Make room for Tracey

Emin to O'Keeffe, Hirst to Holbein: who is being taught in secondary schools' visual art classes, and why? Dick Downing asks

There is no prescribed canon of art that should be studied in secondary schools. Since Sir Ron Dearing's review of the national curriculum in 1994, the choice of art genres and artists to be studied rests with art departments and individual teachers. So who gets in? Hirst or Holbein? Gormley or Gaugin? Ofili or O'Keeffe? Or is there room for them all?

Teachers in other subjects might envy the apparent freedom of art teachers to choose their own curriculum content and play to their own strengths. But the creative output of the world's artists is constantly changing, and keeping up with developments and the increasing variety of forms of artistic expression can be demanding and confusing.

Contemporary art practice pushes at the boundary of what we understand art to be and its purpose in the world. Tracey Emin's bed might present something of a challenge for a teacher to introduce into art lessons, but a few decades ago Picasso's work also presented problems. Personal preference and perceptions of what is acceptable or comprehensible are two factors that appear to influence the curriculum content choices made by art teachers.

The National Foundation for Educational Research was commissioned by the Arts Council England and the Tate Galleries to explore what is included in the secondary art curriculum. Interviews were conducted with 54 art teachers in 18 schools around England; 10 randomly identified, which might be seen as a sample of "typical" schools, and eight that were recommended as already incorporating contemporary art practice in their curricula. Each teacher described a recently taught art module in detail, setting out the media and materials used, the artistic references that supported their teaching, the skills taught and the thinking processes involved.

Significant differences between the two cohorts of schools became apparent, not all relating directly to contemporary art practice. Yes, the smaller sample referred much more to contemporary art images, whereas the "typical" sample referred mainly to early 20th-century art. Teachers in the "typical" schools cited half as many artistic references overall when describing their art modules.

Other notable differences in characteristics were that teachers in schools incorporating contemporary art practice were three times as likely to refer to creative thinking skills, twice as likely to address meaning and issues in their lessons and twice as likely to use art galleries or practising artists in their teaching. They were also more likely to refer to women artists, to artists from different cultures and to art forms other than painting and drawing.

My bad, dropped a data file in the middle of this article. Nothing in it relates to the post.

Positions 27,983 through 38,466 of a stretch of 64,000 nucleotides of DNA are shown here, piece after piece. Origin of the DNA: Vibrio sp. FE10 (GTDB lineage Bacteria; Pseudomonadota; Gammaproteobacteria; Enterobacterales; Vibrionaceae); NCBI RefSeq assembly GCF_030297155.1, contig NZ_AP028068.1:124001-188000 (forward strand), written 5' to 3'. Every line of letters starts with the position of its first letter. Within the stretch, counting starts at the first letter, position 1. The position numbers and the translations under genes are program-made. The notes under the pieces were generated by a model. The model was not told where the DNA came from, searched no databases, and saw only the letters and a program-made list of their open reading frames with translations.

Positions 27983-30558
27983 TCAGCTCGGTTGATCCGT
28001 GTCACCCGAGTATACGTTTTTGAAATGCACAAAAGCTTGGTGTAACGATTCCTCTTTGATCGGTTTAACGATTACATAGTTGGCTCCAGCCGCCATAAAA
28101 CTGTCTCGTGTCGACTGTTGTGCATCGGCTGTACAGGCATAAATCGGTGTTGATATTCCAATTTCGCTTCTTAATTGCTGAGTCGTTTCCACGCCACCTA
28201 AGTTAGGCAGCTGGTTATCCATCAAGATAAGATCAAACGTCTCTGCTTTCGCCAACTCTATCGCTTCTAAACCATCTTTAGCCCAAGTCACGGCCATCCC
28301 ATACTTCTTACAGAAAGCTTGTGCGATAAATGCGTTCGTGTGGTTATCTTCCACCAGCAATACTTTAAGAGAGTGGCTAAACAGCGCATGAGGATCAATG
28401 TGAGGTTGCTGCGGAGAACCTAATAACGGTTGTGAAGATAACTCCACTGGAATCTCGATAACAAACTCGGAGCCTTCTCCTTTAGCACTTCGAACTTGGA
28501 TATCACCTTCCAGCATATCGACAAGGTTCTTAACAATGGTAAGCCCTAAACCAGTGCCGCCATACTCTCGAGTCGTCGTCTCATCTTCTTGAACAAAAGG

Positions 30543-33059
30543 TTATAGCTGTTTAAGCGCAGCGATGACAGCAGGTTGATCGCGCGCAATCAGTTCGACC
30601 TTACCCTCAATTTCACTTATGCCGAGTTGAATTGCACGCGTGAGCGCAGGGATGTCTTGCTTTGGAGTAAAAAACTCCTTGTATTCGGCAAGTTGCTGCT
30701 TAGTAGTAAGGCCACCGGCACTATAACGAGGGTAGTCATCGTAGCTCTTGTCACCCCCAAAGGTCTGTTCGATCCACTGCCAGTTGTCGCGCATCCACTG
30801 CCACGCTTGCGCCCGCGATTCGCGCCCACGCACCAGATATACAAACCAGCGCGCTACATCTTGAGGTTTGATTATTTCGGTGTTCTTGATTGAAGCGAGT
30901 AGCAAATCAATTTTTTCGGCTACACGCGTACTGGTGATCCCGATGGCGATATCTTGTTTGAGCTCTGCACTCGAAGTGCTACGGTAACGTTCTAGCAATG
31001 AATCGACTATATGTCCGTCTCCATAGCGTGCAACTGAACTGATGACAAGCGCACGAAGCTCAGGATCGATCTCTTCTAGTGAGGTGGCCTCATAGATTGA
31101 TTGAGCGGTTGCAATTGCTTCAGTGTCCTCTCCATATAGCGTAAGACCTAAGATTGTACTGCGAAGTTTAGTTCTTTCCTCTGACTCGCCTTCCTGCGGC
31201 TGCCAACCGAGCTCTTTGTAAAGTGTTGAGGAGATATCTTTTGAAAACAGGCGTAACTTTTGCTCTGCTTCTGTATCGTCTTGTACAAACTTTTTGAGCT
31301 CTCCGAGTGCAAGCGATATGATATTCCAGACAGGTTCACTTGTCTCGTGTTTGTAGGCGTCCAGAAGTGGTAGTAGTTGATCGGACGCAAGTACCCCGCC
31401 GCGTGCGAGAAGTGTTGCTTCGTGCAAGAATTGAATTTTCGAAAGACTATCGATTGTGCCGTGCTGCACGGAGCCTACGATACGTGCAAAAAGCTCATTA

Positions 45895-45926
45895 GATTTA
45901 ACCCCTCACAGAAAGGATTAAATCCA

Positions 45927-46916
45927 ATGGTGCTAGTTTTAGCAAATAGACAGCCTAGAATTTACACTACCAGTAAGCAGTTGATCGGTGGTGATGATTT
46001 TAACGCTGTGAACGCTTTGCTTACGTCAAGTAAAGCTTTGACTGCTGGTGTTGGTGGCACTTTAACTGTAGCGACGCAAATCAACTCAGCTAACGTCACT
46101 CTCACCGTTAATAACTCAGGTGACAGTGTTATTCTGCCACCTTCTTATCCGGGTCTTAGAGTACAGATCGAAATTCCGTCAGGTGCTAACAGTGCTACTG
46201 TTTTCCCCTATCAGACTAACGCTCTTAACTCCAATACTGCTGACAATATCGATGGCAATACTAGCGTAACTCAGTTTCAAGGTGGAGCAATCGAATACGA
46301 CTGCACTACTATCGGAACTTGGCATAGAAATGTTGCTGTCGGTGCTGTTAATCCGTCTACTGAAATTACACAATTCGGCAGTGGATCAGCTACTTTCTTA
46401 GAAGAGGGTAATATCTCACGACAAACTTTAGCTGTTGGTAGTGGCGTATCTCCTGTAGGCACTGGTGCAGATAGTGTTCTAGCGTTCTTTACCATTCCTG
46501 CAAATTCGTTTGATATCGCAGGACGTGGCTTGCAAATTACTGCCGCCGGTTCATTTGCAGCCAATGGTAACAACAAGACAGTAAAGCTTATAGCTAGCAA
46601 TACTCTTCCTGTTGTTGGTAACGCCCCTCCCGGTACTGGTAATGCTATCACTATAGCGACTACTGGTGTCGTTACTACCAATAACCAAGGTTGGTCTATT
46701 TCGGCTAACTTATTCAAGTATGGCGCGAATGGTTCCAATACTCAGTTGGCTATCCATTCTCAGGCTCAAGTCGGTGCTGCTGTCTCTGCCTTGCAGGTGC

Overall, the "contemporary art practice" schools offered a broader curriculum in art, both in terms of the art to which they exposed their pupils, and the range of aims in their art teaching. The prevailing aim of art education in secondary schools emerged as the acquisition of art form skills, such as the manipulation of materials and observational drawing.

However, some schools were considerably more likely to encourage pupils to explore meaning and issues through art, much as is proposed in national curriculum guidelines, which indicate the importance of art in supporting social, cultural and moral development.

A number of reasons emerged for the differences between teaching approaches. Teachers tended to choose art that they themselves liked, or that they felt was accessible to their pupils, intellectually, emotionally or socially. But on these latter points, opinions varied greatly. Art that one teacher might regard as irrelevant to pupils, another might see as entirely resonant. The confidence of teachers to address more challenging elements of contemporary art emerged as a significant factor.

The NFER study does not suggest that one approach to art teaching is inherently better than the other; there may be compelling reasons to limit the range of purposes and activities in art teaching. But the fact that there are such wide differences in approach deserves attention.

What do we want art teaching to achieve? The next generation of professional artists; a greater understanding of the world; a motivated, confident and fulfilled school population?

There is much to be said for art teachers inspiring pupils through teaching what they, the teachers, are inspired by. There is much to be said for pupils learning particular skills, and becoming confident with them. There is also much to be said for grasping the opportunities that art offers to extend pupils' intellectual range and to inform their understanding of their own world and the world around them.

That, in essence, is the promise claimed by those art teachers that pursue the broader approach. Whether all art teachers should pursue those opportunities is another question.

"School art: what's in it? Exploring visual art in secondary schools" by Dick Downing and Ruth Watson can be obtained from the National Foundation for Educational Research, price pound;10.00. Email:

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